Magazine article New Statesman (1996)

The Language of Love: Shahrukh Husain on the Life of Pakistan's Most Celebrate Urdu Poet

Magazine article New Statesman (1996)

The Language of Love: Shahrukh Husain on the Life of Pakistan's Most Celebrate Urdu Poet

Article excerpt

Nextyear, Pakistan will celebrate the centenary of its premier Urdu poet, Faiz Ahmed Faiz (1911-84). The Pakistan Academy of Letters has announced an impressive range of events for 2011 - it plans to hold international conferences in Britain, Sweden and Canada, co-ordinate a huge translation project and project and issue memorial stamps. Faiz's work will be introduced on to the national syllabus in Pakistan and his "public oriented poetry" will be disseminated at central and provincial levels.

Despite being known supporter of the Communist Party, Faiz was both highly respected and popular in his lifetime, so the wider introduction of his work 26 years after his death is long overdue. It is also a relatively safe option as those protesting against the current political order tend to be drawn more to Islamic-style solutions than to communism. The thundering success of the apocalyptic title of Sinai (1971) bears witness to this trend.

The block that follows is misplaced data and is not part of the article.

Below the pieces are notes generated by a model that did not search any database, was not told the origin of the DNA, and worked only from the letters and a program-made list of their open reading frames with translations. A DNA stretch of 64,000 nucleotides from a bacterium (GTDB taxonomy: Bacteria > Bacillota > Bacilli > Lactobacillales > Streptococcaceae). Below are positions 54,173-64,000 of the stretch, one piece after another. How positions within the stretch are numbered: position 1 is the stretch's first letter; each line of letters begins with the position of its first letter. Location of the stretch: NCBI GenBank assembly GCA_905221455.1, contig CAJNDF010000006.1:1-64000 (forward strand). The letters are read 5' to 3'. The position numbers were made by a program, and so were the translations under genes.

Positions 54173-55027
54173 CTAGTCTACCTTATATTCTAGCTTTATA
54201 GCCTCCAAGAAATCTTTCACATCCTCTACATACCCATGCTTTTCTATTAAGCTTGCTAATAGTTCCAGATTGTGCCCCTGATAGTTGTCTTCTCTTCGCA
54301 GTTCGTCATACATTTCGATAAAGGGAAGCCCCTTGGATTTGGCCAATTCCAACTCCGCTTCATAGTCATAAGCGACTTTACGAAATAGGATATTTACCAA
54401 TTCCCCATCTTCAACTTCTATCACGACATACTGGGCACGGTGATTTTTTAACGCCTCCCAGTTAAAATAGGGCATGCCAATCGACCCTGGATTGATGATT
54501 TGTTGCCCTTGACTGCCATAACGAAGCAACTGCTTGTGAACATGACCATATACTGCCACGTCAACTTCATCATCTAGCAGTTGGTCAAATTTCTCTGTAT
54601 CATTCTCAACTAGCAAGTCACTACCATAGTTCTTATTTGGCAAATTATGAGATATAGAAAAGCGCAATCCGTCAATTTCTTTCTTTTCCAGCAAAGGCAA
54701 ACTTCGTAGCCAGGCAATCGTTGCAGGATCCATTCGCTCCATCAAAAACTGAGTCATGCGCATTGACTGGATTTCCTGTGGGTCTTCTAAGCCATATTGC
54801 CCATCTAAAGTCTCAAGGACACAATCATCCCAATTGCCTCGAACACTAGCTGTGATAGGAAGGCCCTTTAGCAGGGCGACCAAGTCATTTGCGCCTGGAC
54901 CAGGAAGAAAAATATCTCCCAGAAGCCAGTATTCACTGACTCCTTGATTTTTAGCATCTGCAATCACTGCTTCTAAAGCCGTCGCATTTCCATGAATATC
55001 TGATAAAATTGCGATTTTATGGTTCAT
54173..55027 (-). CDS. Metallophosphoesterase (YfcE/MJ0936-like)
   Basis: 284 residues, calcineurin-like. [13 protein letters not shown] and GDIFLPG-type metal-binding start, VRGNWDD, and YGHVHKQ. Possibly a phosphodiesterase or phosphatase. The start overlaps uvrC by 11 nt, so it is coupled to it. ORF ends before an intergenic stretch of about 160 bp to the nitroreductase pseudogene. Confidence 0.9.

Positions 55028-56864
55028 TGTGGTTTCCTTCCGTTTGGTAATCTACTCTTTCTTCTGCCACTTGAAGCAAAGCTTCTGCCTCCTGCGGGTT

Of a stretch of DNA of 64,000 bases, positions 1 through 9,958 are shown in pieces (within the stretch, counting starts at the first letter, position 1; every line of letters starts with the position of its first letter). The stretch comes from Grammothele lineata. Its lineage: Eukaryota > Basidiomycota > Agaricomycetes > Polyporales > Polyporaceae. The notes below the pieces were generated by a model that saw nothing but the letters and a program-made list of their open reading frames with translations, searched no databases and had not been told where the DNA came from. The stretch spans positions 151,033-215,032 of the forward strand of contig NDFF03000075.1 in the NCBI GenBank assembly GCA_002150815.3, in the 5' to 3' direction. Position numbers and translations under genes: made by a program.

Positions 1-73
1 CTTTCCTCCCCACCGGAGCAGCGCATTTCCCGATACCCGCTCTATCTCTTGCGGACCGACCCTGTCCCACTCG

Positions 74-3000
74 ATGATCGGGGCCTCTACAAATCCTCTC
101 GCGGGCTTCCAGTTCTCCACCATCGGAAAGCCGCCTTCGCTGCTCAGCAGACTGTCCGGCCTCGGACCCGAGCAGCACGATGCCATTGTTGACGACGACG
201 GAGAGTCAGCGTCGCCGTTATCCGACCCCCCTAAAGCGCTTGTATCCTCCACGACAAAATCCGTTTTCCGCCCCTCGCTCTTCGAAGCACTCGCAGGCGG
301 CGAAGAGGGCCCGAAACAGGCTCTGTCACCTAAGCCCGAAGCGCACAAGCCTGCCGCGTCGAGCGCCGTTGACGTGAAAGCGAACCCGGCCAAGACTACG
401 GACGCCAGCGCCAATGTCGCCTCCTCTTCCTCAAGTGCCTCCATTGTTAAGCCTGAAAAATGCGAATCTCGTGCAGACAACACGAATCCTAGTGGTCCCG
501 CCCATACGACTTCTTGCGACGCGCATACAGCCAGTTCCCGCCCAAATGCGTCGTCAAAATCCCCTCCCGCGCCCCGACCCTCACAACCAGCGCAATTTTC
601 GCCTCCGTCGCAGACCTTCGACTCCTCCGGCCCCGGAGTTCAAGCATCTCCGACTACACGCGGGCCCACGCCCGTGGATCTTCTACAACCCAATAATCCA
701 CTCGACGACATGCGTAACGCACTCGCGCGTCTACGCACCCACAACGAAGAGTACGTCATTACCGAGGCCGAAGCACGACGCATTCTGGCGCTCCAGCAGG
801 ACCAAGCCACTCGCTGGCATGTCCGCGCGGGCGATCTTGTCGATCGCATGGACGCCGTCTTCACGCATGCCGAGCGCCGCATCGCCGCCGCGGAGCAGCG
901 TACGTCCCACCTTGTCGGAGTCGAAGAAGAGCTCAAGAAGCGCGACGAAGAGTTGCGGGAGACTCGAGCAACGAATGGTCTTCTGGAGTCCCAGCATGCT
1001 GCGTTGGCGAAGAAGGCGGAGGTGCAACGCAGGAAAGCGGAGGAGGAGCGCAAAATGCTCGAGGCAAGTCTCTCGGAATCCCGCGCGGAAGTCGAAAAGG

From the masses to the classes, Pakistan is a nation that is passionate about poetry. Admittedly, levels of understanding vary, not just as a result of differences in education, but because of Pakistan's many regional languages, each with its own literature.

Faiz's language of choice, urde - Pakistan's linguafranca - is associated not with any specific province, but with the Mughal courts of the 18th century, where it gained royal patronage as a literary language. We know for certain that even the most warlike tribes among the Pathens and the Baluch are devoted to love poetry. Faiz excelled at it; his love poems are immediately expressive and abound in fabulous images, with flashed of forbidden love, particularly poignant in societies where people are killed for romantic liaisons even today.

Even his harshest protest poems are nuanced with a wider kind of love and longing. …

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